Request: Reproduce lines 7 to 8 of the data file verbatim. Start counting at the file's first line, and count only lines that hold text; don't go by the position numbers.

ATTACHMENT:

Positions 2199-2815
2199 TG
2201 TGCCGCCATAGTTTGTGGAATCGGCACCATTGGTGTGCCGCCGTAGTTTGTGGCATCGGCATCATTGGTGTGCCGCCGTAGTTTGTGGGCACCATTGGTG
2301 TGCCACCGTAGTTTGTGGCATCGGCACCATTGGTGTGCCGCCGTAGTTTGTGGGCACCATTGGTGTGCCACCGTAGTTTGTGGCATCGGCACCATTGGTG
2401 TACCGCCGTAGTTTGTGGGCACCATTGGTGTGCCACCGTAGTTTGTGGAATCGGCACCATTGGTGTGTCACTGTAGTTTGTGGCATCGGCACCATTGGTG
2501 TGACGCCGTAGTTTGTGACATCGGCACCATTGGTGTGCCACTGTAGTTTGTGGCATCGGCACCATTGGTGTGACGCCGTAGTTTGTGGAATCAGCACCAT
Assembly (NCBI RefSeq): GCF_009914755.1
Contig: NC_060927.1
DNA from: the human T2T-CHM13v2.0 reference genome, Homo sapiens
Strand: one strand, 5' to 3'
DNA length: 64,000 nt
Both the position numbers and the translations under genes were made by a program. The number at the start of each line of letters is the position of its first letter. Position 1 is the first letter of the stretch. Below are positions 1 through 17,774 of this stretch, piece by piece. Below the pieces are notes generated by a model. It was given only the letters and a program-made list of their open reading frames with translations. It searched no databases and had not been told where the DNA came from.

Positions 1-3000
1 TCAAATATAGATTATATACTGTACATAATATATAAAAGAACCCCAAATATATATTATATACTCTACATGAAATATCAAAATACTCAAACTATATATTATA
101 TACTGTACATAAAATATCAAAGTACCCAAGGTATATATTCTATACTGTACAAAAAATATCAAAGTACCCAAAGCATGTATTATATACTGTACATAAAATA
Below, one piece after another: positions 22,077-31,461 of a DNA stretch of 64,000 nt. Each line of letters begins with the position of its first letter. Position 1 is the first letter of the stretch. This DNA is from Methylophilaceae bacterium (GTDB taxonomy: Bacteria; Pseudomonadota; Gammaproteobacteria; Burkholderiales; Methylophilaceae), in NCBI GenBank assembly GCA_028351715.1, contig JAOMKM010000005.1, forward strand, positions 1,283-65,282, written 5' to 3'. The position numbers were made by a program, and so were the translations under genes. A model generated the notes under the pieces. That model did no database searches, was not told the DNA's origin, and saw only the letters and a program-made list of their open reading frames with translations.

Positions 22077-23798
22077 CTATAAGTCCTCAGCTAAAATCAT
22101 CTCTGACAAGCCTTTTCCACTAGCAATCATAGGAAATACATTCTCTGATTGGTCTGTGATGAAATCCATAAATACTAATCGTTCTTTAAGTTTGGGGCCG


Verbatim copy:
Assembly (NCBI RefSeq): GCF_009914755.1
Contig: NC_060927.1